WPP boss £48m pay voted against by a fifth of investors

WPP boss £48m pay voted against by a fifth of investors
More than one in five shareholders at advertising giant WPP have voted against chief executive Sir Martin Sorrell s £48m pay package.

The move makes it the seventh year in a row that more than 20% failed to endorse the boss s pay.

Investors also raised concerns over succession plans at the business when Sir Martin, 72, finally retires.

Last year 34% of investors refused to back his pay deal of £70.4m - the biggest in UK corporate history.

The vote took place at the company s annual general meeting on Wednesday and saw 21.3% of shareholders either vote against his pay or abstain.

WPP has attempted to reign in the vast sums paid to Sir Martin since 2012, when he faced a 60% revolt by investors.

Since then, he has been paid more than £210m.

Investors said they also wanted the board to give clearer indications over the company s future.

Major investment funds, including Standard Life Investments, Royal London Asset Management and Hermes asked chairman, Roberto Quarta, for clarity.

Deborah Gilshan, stewardship and governance director at Standard Life Investments, which has a 1.5% stake in WPP, said: "[Succession] remains the key governance risk to our long term investment in WPP.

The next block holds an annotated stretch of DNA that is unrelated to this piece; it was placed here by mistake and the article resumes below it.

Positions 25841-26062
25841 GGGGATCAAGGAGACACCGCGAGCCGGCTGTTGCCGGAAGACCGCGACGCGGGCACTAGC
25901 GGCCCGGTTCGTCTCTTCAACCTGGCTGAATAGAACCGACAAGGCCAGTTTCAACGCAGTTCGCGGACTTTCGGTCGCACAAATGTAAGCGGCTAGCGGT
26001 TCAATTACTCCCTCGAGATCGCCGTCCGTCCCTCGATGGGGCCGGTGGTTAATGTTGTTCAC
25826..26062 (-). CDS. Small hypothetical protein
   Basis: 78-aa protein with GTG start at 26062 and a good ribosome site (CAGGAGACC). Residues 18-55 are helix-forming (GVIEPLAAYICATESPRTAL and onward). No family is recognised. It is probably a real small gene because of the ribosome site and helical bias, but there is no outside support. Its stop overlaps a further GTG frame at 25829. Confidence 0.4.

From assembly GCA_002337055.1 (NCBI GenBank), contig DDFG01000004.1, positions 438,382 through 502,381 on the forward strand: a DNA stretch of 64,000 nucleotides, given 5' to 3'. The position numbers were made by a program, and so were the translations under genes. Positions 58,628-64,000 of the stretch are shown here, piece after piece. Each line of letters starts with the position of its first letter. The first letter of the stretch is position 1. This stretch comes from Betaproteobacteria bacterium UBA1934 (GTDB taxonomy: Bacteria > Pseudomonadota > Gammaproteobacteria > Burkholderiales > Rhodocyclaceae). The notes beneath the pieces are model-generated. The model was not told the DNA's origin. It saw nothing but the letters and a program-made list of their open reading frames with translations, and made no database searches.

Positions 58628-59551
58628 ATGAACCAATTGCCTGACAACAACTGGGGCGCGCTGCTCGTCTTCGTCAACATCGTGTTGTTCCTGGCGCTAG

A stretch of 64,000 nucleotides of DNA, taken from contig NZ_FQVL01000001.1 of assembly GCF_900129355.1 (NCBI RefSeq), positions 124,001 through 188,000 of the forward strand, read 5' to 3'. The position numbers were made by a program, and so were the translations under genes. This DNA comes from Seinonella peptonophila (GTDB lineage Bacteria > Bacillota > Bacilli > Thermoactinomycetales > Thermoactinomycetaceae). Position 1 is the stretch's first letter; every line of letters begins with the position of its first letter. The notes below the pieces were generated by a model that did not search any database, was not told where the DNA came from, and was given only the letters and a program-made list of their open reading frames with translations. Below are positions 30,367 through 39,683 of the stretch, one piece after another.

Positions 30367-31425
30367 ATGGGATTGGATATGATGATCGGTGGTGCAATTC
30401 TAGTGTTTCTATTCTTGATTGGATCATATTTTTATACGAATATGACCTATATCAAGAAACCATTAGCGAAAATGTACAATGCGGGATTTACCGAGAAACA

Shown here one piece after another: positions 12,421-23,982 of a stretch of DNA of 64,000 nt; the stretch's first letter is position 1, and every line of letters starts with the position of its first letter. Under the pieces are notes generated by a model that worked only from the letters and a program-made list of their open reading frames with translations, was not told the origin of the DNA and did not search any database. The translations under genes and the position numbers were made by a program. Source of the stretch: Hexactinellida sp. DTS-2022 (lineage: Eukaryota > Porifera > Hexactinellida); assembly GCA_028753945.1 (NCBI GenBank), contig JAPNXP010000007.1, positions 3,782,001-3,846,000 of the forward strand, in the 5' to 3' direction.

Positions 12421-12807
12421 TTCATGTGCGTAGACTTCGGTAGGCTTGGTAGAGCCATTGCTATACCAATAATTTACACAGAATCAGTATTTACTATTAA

"Unusually, the CEO s service contract may be terminated by either the company or Sir Martin without any notice.

"Given this, we suggest the board consider what lead time would be required to ensure an orderly succession and discuss this with Sir Martin."

Mr Quarta insisted succession planning was well underway with key talent across the WPP group meeting the board.

He added that a "constantly refined list" of external candidates was also available.

Sir Martin has constantly defended his high pay, pointing out that WPP, which he essentially founded in 1985, continues to grow from strength to strength.
News Topics :
Businesses who pay excessive salaries to senior executives represent the unacceptable face of capitalism , Prime Minister Theresa May has said. The excesses of some bosses was undermining confidence and damaging...
Liberal Democrat leader Sir Vince Cable says new claims about Sir Martin Sorrell mean WPP must come clean over his exit from the advertising giant. It follows reports a WPP...
The country s biggest public businesses may soon have to publish the gap between the pay of their chief executive and an average worker. Business Secretary Greg Clark says directors...
Image caption WPP shareholders challenged the firm s board in June, amid anger over the way it handled the departure of founder Sir Martin Sorrell Shareholders are getting increasingly fed...
Sir Martin, 73, the driving force behind 33 years of dealmaking at WPP, stepped down in April after the board investigated claims of misconduct. Confirmation of the Derriston deal, first...